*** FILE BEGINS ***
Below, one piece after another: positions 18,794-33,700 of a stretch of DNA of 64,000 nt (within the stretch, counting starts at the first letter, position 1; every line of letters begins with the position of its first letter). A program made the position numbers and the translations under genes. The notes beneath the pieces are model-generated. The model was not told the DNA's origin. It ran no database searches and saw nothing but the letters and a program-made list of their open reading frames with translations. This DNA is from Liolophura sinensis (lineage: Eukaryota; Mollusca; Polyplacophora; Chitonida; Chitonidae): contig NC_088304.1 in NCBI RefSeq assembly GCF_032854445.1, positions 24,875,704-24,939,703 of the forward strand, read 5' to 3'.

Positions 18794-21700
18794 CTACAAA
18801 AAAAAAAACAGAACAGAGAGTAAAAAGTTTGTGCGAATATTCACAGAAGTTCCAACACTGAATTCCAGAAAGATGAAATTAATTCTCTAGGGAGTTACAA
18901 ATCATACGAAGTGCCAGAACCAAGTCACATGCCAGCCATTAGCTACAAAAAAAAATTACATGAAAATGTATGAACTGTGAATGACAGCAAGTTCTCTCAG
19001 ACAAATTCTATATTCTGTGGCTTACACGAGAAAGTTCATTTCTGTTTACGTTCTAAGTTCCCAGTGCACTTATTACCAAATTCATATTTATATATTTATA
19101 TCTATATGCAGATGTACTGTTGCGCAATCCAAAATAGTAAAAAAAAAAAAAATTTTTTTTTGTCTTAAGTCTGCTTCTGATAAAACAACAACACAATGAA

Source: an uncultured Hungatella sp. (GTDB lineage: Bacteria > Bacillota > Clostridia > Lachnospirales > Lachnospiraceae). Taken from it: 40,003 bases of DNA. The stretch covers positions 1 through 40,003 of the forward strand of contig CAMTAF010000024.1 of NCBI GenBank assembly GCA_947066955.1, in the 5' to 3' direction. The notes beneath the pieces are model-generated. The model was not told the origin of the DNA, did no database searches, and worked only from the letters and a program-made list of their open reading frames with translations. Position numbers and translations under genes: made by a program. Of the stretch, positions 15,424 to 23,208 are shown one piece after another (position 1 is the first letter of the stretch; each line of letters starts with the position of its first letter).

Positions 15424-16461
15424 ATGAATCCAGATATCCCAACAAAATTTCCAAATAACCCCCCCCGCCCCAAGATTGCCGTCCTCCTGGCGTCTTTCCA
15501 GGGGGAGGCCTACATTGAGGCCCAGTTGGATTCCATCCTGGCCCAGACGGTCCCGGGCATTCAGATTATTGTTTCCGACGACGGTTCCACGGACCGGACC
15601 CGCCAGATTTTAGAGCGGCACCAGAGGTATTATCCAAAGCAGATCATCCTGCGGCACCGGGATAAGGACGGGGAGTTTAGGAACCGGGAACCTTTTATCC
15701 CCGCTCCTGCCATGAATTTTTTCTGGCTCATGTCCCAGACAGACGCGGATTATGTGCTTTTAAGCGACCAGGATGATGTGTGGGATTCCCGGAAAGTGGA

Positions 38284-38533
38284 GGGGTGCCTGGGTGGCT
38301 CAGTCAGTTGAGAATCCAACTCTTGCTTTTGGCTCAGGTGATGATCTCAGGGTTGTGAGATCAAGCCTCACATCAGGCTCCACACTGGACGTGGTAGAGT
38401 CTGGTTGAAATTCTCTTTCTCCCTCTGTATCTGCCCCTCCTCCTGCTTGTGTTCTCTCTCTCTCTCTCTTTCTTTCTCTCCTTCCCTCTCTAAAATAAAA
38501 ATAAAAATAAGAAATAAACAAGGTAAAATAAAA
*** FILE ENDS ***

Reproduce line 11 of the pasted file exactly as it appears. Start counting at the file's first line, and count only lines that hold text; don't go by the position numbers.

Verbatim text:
15501 GGGGGAGGCCTACATTGAGGCCCAGTTGGATTCCATCCTGGCCCAGACGGTCCCGGGCATTCAGATTATTGTTTCCGACGACGGTTCCACGGACCGGACC